By Jim Schutze
By Rachel Watts
By Lauren Drewes Daniels
By Anna Merlan
By Lee Escobedo
By Eric Nicholson
Hanxious: A couple of weeks ago, Buzz traveled with family to Reno, Nevada, for a vacation that involved lots and lots of drinking. It was Reno, after all, a city that can best be described as being a lot like Las Vegas, only not quite as tasteful.
We've never really enjoyed casinos—we're cheap and not stupid—but this trip was instructive, because it brought to light something we've seen but never really noticed before: Casino gamblers don't smile much. Not much laughter. Lots of grim determination. Guess it's hard to slap a goofy grin on your face when you're busy counting your money.
OK, so that's a pretty stinking, heavy-handed, Ward Cleaverish life lesson we're tossing out. Give Buzz a break. We just got back from Reno, not Tibet.
So, what's our point? Not much really, just sitting here at the computer, watching a nytimes.com Election Day Web page that invites readers to type one word that best describes their current mood, then scrolls the words across the screen, red words for John McCain's supporters, blue for Barack Obama. More popular words scroll across in bigger type. "Anxious" and "hopeful" are rolling next to each other at the top of the list, in both colors. Buzz's office mates, a bunch of Obama supporters, share the mood. The polls look good, but nobody believes them. Seven come 11, baby needs a new president, a new something. Forget that the house always wins in the end.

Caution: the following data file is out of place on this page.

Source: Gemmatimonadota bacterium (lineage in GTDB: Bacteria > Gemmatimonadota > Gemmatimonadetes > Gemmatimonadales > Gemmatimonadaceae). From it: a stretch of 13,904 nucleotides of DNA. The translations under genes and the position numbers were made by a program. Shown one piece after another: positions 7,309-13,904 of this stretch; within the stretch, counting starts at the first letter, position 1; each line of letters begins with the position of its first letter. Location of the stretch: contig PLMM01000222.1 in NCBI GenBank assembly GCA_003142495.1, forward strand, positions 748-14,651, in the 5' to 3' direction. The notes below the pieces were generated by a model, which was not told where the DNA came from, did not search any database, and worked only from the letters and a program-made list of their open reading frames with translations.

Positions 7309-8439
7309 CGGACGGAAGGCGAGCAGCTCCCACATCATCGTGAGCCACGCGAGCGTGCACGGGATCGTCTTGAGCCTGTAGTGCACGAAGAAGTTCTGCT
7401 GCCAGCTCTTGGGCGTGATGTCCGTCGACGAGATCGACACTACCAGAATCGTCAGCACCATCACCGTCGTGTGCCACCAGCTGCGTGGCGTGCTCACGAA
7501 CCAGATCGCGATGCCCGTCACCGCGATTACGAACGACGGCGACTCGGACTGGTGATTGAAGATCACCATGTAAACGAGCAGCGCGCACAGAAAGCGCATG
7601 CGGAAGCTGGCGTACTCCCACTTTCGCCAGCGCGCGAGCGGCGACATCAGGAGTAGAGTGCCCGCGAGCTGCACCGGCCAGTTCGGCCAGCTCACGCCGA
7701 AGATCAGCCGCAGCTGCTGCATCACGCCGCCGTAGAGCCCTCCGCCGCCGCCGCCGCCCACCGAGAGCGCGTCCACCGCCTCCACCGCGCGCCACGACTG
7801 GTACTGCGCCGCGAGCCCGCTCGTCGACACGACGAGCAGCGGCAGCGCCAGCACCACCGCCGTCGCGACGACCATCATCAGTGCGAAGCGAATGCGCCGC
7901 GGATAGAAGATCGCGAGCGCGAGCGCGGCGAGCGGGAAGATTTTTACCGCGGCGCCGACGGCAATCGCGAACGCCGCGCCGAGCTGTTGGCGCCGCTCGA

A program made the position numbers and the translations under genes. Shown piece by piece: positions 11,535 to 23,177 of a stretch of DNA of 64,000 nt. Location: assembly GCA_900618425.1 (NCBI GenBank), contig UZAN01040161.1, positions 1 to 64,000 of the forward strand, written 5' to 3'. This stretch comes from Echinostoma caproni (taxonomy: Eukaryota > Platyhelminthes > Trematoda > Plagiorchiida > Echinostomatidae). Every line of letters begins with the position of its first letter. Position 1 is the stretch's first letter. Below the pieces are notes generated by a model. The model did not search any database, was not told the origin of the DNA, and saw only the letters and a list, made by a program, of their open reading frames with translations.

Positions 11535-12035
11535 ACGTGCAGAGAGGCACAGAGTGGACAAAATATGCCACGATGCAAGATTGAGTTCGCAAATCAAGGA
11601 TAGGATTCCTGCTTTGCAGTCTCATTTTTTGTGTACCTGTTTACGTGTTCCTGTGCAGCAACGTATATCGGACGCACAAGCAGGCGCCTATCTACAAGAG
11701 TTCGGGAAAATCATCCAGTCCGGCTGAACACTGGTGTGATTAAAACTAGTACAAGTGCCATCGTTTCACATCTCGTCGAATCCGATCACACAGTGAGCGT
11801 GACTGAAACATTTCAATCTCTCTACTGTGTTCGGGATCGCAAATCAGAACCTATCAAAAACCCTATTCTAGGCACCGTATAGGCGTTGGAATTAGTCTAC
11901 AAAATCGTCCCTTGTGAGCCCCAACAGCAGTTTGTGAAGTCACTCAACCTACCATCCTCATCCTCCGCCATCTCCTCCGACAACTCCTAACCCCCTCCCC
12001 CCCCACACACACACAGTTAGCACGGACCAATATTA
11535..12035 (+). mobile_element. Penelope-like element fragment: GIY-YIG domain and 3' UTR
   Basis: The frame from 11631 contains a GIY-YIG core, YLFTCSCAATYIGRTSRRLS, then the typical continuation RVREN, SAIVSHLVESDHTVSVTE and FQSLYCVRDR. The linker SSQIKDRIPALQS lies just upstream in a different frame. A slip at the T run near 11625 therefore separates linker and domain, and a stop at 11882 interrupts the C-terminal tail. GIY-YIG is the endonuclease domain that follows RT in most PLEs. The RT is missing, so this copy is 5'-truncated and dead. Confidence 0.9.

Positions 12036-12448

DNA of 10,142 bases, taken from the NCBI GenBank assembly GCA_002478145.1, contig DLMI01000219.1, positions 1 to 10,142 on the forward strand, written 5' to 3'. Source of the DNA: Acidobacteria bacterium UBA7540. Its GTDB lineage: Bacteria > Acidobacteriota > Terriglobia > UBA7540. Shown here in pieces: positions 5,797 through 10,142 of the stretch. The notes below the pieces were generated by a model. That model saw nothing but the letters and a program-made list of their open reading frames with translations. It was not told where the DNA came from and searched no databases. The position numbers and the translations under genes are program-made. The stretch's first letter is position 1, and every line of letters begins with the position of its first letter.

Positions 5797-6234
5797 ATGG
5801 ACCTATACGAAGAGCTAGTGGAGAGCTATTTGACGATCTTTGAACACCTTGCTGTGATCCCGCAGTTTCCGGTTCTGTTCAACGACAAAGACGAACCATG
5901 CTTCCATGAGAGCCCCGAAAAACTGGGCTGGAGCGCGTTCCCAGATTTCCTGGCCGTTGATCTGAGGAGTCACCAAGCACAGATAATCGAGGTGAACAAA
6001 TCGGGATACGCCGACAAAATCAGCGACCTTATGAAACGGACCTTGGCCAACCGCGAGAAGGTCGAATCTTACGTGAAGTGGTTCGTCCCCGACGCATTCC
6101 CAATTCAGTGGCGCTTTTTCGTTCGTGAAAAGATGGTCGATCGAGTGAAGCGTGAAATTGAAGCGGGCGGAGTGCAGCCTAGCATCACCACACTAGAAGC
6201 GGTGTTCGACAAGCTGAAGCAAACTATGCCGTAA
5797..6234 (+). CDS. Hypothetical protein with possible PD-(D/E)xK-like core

Anxious or hopeful? One of the people we traveled to Reno with is a plant manager at a local factory. "Everybody's sitting on their wallets," he told us. With orders for his company's building ventilation systems dwindling, the plant's laying off workers and moving others to "shared work," a Texas Workforce Commission program that allows participating companies to shift workers to less than full-time. The employees get to keep their jobs and benefits, and the state provides pro-rated unemployment benefits based on how much their work hours were cut. Hopeful: It's a sound, helpful program that keeps people at least partially employed. Anxious: The workforce commission says unemployment claims paid under the program have grown from 2,629 in September 2007 to 6,818 this September. Good government. Bad situation.
It's time to file this column, so Buzz types "tired" into the Times' Web page and clicks a button. Tonight, we'll pour a large Bushmill's and watch the returns with the sound turned off, a little classic Who blasting on the iPod. You know the song.